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Carney, William Harvey

William Harvey Carney, circa 1900, detail
William Harvey Carney, a member of the 54th Massachusetts, was awarded a Medal of Honor for his actions at Fort Wagner. Born on February 29, 1840 in Norfolk, Virginia, Carney expressed an early interest in religion and in 1854 attended a school run by a local minister, intending to train for the clergy. By 1861 the Carney family had purchased their freedom and was living in New Bedford, Massachusetts. In 1863, Carney joined the Morgan Guards, which became Company C of the 54th Massachusetts, one of the first black regiments. Sergeant Carney distinguished himself in his second battle, when he kept the regiment’s colors from falling to the ground after Colonel Robert Gould Shaw was shot during the assault on Fort Wagner on July 18, 1863 at Morris Island, South Carolina. After the war Carney returned to Massachusetts where he married Susannah Williams in 1865 and had one daughter. Carney became the state's fourth African-American postman in 1870, a position he held for 31 years. In 1900 Carney received a Congressional Medal of Honor for his act of bravery at Fort Wagner, the earliest African-American action to be recognized with a Medal of Honor. Following Carney’s death on December 8, 1908, the Massachusetts state house flew its flag at half-mast. There are few primary sources written by Carney himself. Carney is mentioned in histories of the 54th, but there is no adult biography dedicated to Carney alone. (By Rebecca Solnit)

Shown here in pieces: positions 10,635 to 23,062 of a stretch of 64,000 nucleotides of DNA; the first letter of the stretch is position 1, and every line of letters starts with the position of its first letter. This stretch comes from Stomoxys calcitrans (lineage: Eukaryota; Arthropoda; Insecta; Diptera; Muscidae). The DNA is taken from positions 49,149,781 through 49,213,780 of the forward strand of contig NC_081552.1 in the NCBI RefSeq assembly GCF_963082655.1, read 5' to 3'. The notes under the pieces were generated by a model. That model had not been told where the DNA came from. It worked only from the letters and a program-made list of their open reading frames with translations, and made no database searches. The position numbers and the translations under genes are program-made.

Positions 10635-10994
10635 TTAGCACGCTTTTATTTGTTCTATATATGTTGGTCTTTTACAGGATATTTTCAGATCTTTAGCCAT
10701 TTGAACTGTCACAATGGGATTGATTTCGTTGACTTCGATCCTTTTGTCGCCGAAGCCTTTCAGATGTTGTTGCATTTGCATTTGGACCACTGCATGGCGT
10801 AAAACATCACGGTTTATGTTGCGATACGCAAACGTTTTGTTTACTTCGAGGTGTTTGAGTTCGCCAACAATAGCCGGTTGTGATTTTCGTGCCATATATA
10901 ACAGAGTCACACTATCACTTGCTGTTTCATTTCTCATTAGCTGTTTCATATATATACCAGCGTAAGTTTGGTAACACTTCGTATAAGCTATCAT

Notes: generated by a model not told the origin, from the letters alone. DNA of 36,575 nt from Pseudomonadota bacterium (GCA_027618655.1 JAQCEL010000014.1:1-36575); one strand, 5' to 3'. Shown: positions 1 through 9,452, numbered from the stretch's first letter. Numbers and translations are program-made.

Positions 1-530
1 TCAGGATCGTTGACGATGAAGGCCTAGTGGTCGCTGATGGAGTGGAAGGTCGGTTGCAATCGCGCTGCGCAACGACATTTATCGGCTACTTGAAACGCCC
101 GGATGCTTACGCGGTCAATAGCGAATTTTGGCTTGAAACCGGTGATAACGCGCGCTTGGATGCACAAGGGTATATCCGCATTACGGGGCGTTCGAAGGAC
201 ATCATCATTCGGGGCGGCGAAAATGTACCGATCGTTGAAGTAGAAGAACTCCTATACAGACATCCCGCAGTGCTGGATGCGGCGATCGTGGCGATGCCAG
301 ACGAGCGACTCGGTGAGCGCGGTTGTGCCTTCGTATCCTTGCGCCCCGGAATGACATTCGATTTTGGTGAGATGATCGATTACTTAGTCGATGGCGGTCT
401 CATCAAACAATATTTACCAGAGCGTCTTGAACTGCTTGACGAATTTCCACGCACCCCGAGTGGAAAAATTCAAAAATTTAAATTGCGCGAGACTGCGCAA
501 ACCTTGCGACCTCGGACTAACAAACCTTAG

Life span: 
02/29/1840 to 12/08/1908


How to Cite This Page: "Carney, William Harvey," House Divided: The Civil War Research Engine at Dickinson College,